In that small country called Holland, with its many canals and dykes, its low fields and quaint little villages, Father Frost went prowling round one January night, with his bag full of wonders. – A Day on Skates
Tell me there’s no need to go on?
Okay, I’ll say this one thing more: I may include amazon links for convenience, but this is where you should be discovering and buying children’s books. Yes, amazon is convenient. Yes, amazon will save you money. Yes, the big-box bookstores have a train table that keeps your three-year-old happy. However, they also have case after case of Disney-themed this and Wimpy Kid-that, and I can practically guarantee they do not carry works of art your children will always remember. No one ever wanted to live in a Captain Underpants book.
Since I’m already on this soapbox can I recommend one of the greatest short stories ever written (and, surely, it is the greatest short story featuring snow)?
The Dead by James Joyce (I own this edition: Dubliners: Text and Criticism; Revised Edition (Critical Library, Viking)) concludes the stories collected as Dubliners. If you’ve tried to read Ulysses or Finnegan’s Wake and are afraid – don’t be. This is realist fiction at its finest: highly symbolic but readable. It is the story of a middle-class holiday party. It is the story of a marriage.
Like all of Joyce’s work, there are quite a few allusions to nineteenth-century Irish history and politics. Don’t worry about all that. Your job is to enjoy the party. Feel nervous with Gabriel as he prepares his toast. Indulge his self-important fantasies about a night away with his wife, and feel his shock and pain when he realizes how little he truly knows of life, and love, and death.
Most of all, your job is to read the final paragraphs aloud. Slowly. Quietly. Close the door, if you must, and listen to these words as they float, gently, on the air:
His soul swooned slowly as he heard the snow falling faintly through the universe and faintly falling, like the descent of their last end, upon all the living and the dead. – “The Dead”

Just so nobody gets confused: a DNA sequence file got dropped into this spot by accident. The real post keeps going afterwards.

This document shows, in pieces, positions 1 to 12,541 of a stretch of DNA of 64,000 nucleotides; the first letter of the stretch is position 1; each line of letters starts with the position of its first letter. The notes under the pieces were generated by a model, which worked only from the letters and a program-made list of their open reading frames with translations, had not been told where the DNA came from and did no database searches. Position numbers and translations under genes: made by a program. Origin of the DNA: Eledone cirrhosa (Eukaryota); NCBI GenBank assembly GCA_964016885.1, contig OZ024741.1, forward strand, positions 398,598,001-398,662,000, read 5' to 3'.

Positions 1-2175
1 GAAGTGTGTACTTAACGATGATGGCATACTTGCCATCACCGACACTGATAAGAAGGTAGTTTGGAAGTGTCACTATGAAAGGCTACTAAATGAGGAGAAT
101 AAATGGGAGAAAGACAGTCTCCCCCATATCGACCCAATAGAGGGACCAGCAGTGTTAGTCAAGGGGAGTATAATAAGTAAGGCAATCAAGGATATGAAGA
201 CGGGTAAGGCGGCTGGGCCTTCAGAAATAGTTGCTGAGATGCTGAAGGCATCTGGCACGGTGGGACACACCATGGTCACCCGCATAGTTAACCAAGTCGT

Find earlier recommendations here: Week One, Week Two, Week Three, Week Four, and Week Five.
The two of us. Pre-digital camera. Pre-parenthood. (Just barely) pre-9/11.
I still have the airfare ticket stub marked September 11, 2001. Ten years ago, we didn’t use e-tickets.
Also, there were no smartphones. This partially explains why it isn’t the images of destruction that have stuck with me (images we didn’t get a good look at for nearly a week). It’s the voice of our pilot.
We had just begun our flight from Shannon airport in the west of Ireland home to Chicago, when a deadly-serious voice sounded over the speakers: “Something terrible has happened,” it said. “The FAA has closed all airspace, and we will not be continuing this flight.”
Our plane was grounded in Dublin, a city we hadn’t planned to visit during this, our first, trip to Ireland. Jonathan and I didn’t say anything while we sat on that plane waiting to disembark and collect our luggage packed with dirty laundry. We only looked at each other. Later, we discovered that the image in our minds had been the same: mushroom cloud.
Somehow the actual story was harder to believe. An Irishman with a working cellphone began hearing stories, and they spread quickly from row to row. Attacks? On New York City? Washington D.C.? We shook our heads, said we didn’t believe it.
A few hours later, the airport employee helping me find accommodations in Dublin said it was like something out of a disaster movie. That’s when I understood.